By: Sabrina Hill
North Dakota Agriculture commissioner Doug Goehring is working with California’s agriculture secretary Karen Ross on a new program that will benefit both states when it comes to honey bees.
California needs honey bees to pollinate most of its crops, many of which are now in the spring bud break season. The majori… Read More
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Beekeeping, like every other activity, has its own dos and don’ts. Beginning beekeeping typically involves the needed gear and purchasing bees. Yet, some individuals who are starting this hobby usually make several errors. It is alright to make mistakes, and this post can help new beekeepers prevent making exactly the same mistakes others have in the past.
Here are three blunders which every beekeeper should avert:
1. Not knowing the best time to start a beekeeping company or avocation can prove to be a disaster. It may lead to some lack of your bees and cash. Since most bees perish during the winter, winter is the worst possible time to begin. This would induce a beekeeper to buy a fresh batch of bees, which would be more expensive money. Autumn is another poor time since there are fewer blooms, consequently a smaller number of honey picked to begin beekeeping. The best time to begin beekeeping is during summer, which can be the time of the year where there are lots of blooming blooms.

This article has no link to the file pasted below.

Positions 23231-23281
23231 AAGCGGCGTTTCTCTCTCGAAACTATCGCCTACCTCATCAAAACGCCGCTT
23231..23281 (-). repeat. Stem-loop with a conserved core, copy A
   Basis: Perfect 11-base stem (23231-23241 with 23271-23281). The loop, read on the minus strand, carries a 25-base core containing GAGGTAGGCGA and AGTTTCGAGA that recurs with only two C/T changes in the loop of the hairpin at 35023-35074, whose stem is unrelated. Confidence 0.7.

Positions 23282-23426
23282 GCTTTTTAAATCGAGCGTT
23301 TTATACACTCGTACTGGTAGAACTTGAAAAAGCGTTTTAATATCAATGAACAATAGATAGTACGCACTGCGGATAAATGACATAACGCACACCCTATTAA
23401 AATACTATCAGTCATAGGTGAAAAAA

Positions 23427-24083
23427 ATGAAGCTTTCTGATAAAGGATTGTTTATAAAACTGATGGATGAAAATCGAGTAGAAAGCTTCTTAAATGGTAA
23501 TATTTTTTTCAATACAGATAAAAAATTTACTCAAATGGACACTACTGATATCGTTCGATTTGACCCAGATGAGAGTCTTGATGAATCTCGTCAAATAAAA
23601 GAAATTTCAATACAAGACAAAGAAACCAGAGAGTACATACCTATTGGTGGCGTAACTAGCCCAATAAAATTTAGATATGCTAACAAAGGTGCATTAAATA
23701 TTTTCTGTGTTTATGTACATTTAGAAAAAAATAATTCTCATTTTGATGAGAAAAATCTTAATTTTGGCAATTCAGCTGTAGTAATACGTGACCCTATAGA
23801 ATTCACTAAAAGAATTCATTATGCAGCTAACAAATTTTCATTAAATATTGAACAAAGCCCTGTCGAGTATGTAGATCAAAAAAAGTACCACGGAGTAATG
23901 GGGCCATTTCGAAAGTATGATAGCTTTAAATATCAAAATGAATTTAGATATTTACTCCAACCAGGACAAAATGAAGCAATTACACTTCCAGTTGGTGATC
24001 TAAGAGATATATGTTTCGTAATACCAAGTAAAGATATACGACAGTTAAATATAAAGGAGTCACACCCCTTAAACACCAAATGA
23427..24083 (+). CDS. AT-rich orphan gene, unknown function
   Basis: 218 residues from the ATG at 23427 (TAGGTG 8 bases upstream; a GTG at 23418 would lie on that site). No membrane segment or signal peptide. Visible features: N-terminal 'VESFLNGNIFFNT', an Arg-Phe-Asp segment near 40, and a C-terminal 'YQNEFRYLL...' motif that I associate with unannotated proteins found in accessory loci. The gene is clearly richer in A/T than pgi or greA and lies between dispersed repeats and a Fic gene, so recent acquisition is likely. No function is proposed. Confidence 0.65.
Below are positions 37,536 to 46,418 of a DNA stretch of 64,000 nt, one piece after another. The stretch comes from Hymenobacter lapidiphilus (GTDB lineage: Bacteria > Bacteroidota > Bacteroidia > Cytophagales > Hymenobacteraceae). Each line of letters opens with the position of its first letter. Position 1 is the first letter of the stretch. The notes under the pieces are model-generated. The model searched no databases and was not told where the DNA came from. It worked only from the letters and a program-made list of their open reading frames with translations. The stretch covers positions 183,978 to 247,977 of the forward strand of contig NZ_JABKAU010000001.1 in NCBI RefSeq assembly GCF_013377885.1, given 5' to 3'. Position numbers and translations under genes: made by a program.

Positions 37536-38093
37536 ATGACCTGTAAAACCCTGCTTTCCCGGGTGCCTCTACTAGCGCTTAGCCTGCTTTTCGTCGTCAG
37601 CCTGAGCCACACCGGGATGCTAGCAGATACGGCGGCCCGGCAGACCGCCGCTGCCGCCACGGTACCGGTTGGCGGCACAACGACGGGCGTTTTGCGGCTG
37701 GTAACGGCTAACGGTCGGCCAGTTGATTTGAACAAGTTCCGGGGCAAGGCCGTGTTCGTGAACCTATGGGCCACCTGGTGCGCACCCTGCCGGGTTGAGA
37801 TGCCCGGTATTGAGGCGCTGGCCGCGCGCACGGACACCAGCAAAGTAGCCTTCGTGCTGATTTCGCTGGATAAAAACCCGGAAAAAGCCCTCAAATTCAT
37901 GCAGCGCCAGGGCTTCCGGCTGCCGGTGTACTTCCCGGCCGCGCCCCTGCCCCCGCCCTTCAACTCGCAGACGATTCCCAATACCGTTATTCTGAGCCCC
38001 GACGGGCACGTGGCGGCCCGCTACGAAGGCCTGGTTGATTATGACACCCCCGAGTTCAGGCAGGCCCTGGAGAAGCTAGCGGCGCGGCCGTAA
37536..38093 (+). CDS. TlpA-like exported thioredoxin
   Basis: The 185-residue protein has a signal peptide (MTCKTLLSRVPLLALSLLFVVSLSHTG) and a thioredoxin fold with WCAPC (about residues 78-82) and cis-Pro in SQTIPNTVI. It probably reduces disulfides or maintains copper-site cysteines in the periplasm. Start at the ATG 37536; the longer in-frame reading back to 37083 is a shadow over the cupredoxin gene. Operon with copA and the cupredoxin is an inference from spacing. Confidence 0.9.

2. Purchasing used equipment and old books. This can be a familiar mistake made by many beginning beekeepers. It is understandable that one would need to save money as much as possible, but purchasing used old and gear beekeeping novels isn’t a good idea. First, used gear can come with “inherited” issues. The extractor outlet might have a flow, or the uncapping knife might not be sharp enough to uncap all the wax in one go. This would definitely impact the quality of one’s honey, which isn’t an ideal situation particularly if a beekeeper is intending to commence a honey-selling company. Second, old novels can provide information that is out-of-date on beekeeping. One might be stuck using the traditional approach when there are more rapid and better means to maintain beehives and fabrication honey.
3. Refraining from purchasing protective equipment. Think relating to this. He/she will come out as a pincushion with all the bee stingers stuck to their body, if one does not wear protective equipment when handling the hives and accumulating the honeycombs. Protective gear is pricey, yes, but it’ll help beekeepers avert having to pay medical bills.
These three mistakes have been presented here to help they are avoided by future beekeepers. Before getting started beekeeping, it truly is best to consult an expert beekeeper. If purchasing a particular item appears overly pricey, consistently think about the end price (if they do not purchase this thing now, will it cost them more later on?). In the long run, it is up to the individual to determine the best strategy.